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Organizer voices concerns about event on square
Covington - LOCAL

COVINGTON, Ga. – An event organizer told the Covington City Council at its Nov. 13 meeting her event was treated unprofessionally by Chamber of Commerce President Ralph Staffins when he ordered her to shut down some of her vendors. 

Rebecca Larson, organizer of the Oct. 20 Witch’s Night Out, told councilmembers Staffins also violated her permit when he ordered her to shut the vendors down.

“I hold a yearly event, it’s been happening for five years, it’s called Witch's Night Out and Moonlight Dash,” she said. “I put in my permit application months and months ago. It was approved. One of the questions on the permit application states that vendors on site will not be in direct competition with stores around the square.

“On my permit application I hand wrote ‘Not intended to compete, but what is not allowed?’ At no time was I responded back to. Main Street never questioned the vendors that I would have there. We had done it for four years in the past and once I got the approval for the permit, I went on business as usual. I set up my vendors, I set up my event, everything was as it had been for the last four years.”

Larson said shops on the square had made her feel welcome with some donating door prizes for the event.

“The entire atmosphere is very friendly and very fun. Just clean wholesome fun,” she said.

Larson said that all changed this year.

“At about 3:30 in the afternoon, while my husband and I were setting up the run route, I received a call from Ralph Staffins and he said that I needed to get back to the square immediately that I was in violation of my permit,” she said.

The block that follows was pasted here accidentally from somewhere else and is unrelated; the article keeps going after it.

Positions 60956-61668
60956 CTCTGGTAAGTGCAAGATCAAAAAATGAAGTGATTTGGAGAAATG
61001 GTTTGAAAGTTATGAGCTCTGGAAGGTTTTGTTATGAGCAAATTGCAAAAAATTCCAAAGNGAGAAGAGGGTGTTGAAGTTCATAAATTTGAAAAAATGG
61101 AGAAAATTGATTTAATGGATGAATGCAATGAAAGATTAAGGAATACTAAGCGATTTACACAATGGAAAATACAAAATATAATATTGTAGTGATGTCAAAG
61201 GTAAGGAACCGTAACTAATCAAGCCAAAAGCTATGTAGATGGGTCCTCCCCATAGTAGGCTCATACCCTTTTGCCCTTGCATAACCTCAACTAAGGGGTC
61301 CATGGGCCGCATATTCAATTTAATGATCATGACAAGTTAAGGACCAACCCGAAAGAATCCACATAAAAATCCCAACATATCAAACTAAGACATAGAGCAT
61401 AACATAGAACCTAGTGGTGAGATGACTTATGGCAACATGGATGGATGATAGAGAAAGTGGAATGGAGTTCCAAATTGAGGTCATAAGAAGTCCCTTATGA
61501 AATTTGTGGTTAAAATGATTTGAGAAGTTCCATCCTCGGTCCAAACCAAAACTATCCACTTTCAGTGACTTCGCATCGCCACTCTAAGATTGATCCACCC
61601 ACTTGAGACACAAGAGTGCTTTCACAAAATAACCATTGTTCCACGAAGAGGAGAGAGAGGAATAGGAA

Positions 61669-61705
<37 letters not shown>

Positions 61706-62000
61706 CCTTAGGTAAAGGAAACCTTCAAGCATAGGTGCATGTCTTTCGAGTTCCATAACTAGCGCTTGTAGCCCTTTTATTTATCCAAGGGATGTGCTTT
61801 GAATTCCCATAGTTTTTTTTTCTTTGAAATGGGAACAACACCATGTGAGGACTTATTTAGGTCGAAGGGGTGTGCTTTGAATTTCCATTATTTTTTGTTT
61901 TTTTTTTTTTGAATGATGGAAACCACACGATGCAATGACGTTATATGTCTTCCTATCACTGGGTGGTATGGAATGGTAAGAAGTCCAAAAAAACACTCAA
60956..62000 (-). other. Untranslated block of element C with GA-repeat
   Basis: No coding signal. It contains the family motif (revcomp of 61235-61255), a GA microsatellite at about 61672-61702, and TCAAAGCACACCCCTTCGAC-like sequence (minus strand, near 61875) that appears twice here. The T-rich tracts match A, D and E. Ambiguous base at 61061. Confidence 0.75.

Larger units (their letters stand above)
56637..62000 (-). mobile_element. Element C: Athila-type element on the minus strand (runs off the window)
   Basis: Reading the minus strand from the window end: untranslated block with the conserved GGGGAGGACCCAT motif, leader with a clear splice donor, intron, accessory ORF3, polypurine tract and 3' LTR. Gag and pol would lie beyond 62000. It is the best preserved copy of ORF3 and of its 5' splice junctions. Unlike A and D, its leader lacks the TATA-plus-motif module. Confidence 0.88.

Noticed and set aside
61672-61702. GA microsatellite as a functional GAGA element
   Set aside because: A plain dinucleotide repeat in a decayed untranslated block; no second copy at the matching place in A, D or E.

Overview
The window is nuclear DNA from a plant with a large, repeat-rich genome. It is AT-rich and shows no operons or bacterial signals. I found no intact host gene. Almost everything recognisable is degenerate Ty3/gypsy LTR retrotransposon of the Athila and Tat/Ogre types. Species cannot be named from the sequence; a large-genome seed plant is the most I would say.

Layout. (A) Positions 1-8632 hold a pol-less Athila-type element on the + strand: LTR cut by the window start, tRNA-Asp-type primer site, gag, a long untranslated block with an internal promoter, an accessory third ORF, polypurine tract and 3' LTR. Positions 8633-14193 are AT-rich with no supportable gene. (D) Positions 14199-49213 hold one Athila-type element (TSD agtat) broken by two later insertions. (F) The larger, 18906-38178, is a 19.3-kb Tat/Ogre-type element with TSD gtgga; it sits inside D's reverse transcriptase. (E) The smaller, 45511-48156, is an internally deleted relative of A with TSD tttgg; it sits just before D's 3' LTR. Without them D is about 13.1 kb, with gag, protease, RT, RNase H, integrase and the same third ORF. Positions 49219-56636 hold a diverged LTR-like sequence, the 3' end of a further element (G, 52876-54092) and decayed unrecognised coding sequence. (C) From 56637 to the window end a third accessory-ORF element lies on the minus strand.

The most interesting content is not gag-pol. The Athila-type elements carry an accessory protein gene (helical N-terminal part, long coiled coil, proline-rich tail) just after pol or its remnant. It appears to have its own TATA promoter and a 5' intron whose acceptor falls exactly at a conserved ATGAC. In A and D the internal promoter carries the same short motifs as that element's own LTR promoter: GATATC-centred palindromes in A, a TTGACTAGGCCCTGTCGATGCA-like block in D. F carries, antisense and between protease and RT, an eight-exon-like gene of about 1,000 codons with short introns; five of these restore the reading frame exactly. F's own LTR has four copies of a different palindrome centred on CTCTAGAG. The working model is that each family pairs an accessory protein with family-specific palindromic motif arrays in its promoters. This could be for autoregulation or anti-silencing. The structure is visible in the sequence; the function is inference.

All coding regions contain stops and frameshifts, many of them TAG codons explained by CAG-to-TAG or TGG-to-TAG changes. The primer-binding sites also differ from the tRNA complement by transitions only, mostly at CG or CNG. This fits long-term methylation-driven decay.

“Ralph told me that I was in violation of my permit for the non-competition on the permit. I tried to explain to him that nobody ever said what was not allowed and since we had done it for four years previous to this I assumed everything was ok.

“He then proceeded to walk through one by one to each of my vendors pointing out what wasn’t allowed and not in a discreet way, so there was no hiding the fact that he was there to shut down some of my vendors. I asked Ralph for 30 or 40 minutes so that I could clear the square of all my runners, get my run started and then I would talk to those vendors and shut down them down and then when runners got back, the vendors would be off the square and it would be a whole lot less chaotic. And he said no.

“I feel that there was no professionalism on Ralph’s part, there was no leniency and he went back on what was on my permit. I was not in violation of my permit at that point, he violated my permit that was approved.”

Mayor Ronnie Johnston apologized to Larson for what happened.

“I am fully aware of the incident you’re talking about,” he said. “As the mayor, I’m going to apologize for the inconvenience and all the things that happened. We are looking into this overall situation and we continue looking and making sure that our policies are consistent because we do love festivals, we like all of this activity.

“Be patient with us. I kind of look at this as a learning curve for us as well. We continue to work to hopefully get it right every time.”

In the immediate aftermath of the controversy, Staffins met with downtown merchants to apologize for what happened at the event. He told The Covington News at the time the chamber will be reviewing its permit policy.

“We want to make sure that we’re doing the best thing for Covington and downtown - the vendors, the merchants, everybody,” he said. “We’re going to look at what the permit actually needs to have in it to make sure this doesn’t happen again.”

The council will hold a 5 p.m. work session at in the conference room at City Hall Monday, Nov. 26, to talk about the Covington-Newton Chamber Strategic Plan. Council members will also offer comments.